Polyploidy is a major genetic driver of ecological and evolutionary processes in plants, yet its effects on plant interactions with mutualistic microbes remain unresolved. The legume–rhizobium symbiosis regulates global nutrient cycles and plays a role in the diversification of legume species. In this mutualism, rhizobia bacteria fix nitrogen in exchange for carbon provided by legume hosts. This exchange occurs inside root nodules, which house bacterial cells and represent the interface of legume–rhizobium interactions. Although polyploidy may directly impact the legume–rhizobium mutualism, no studies have explored how it alters the internal structure of nodules.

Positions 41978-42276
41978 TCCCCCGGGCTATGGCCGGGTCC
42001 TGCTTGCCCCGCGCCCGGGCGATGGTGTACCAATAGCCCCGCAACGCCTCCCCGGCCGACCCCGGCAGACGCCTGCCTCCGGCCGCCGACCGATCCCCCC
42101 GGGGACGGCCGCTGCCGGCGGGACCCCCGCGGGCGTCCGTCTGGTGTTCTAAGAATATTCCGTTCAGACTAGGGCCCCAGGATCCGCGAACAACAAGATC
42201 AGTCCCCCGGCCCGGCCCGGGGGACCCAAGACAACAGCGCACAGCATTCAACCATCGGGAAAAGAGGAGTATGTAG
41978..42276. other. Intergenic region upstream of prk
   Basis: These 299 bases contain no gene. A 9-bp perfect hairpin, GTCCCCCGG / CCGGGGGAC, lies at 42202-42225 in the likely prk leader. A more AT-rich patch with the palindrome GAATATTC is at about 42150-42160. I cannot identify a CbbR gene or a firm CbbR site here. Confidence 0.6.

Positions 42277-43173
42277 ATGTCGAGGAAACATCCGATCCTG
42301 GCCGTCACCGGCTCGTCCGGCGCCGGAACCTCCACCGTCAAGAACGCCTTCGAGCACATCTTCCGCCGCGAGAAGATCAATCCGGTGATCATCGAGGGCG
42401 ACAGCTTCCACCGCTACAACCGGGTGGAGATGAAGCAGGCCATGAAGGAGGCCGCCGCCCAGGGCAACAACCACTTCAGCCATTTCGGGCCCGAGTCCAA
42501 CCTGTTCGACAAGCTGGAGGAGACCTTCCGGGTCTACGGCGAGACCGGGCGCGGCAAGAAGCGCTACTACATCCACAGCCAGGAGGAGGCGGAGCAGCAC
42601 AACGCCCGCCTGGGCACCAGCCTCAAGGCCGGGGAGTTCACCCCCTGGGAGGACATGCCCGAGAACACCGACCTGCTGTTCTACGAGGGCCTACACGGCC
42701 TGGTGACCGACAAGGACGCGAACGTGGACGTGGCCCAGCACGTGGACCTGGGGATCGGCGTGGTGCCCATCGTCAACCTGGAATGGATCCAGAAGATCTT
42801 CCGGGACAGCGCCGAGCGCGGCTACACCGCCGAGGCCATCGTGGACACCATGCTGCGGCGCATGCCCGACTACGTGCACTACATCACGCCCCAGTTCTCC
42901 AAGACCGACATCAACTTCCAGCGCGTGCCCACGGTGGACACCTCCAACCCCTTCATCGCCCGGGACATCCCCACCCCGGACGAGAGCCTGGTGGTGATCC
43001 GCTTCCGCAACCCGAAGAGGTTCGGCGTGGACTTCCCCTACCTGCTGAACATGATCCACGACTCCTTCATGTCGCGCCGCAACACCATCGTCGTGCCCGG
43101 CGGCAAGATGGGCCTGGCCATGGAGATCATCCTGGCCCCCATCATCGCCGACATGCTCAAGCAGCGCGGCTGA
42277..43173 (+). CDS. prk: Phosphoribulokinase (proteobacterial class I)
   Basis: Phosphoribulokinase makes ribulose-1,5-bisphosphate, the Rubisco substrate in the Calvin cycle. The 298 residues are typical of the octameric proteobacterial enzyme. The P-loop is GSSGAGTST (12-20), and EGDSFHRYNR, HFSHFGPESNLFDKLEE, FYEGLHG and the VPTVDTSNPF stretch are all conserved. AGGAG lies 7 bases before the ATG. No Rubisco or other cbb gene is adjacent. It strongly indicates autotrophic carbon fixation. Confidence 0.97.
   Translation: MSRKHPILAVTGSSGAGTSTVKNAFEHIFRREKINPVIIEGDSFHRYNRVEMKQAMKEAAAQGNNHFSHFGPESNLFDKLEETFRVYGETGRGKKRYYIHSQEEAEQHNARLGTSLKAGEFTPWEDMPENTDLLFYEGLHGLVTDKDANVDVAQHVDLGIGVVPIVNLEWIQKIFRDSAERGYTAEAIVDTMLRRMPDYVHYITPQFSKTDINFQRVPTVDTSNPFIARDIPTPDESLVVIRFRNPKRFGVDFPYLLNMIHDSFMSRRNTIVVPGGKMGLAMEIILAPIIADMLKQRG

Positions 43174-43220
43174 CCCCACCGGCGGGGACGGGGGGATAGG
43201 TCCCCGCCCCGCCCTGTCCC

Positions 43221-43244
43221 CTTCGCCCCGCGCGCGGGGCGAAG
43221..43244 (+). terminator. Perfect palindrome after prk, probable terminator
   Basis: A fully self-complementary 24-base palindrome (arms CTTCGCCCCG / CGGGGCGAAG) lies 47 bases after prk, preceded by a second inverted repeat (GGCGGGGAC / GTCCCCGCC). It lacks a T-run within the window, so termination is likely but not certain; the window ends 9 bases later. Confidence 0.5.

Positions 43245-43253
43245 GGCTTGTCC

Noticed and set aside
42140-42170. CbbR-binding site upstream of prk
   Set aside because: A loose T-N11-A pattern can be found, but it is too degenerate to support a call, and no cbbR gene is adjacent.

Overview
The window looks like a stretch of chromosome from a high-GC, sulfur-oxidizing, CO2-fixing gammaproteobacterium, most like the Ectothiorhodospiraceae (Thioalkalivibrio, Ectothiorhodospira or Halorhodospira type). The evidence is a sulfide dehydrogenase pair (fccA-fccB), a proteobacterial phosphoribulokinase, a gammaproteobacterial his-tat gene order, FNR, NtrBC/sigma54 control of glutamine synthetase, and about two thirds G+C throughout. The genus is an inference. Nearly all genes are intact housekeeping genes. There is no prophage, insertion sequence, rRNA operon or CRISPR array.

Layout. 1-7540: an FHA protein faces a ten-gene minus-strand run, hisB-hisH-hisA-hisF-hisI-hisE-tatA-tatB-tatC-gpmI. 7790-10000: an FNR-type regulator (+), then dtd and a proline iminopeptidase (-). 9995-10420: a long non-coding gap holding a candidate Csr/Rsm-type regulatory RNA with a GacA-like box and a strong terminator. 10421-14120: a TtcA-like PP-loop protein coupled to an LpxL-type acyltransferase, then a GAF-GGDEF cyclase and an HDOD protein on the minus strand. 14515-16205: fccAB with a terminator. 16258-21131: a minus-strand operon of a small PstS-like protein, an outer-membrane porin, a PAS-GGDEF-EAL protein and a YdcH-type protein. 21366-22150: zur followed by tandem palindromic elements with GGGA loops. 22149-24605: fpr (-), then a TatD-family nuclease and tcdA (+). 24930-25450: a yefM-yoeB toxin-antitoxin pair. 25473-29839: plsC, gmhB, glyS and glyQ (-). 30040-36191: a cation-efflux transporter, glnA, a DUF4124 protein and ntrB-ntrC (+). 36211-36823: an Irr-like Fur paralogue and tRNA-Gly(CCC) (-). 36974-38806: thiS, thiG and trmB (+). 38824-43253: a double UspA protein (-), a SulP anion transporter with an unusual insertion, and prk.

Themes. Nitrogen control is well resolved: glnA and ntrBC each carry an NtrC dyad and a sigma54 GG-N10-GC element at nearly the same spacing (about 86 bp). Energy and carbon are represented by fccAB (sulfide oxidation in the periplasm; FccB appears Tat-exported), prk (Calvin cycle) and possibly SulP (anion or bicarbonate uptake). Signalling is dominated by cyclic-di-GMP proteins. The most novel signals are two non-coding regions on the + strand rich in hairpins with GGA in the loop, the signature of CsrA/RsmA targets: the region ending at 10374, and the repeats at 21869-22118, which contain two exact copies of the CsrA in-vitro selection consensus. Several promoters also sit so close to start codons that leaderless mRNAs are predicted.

We created synthetic autotetraploids using
Autotetraploid plants produced larger nodules with larger nitrogen fixation zones than diploids for both strains of rhizobia, although the significance of these differences was limited by power. Neotetraploid
This study sheds light on how polyploidy directly affects a plant–bacterium mutualism and uncovers novel mechanisms. Changes in plant–microbe interactions that directly result from polyploidy likely contribute to the increased ability of polyploid legumes to establish in diverse environments.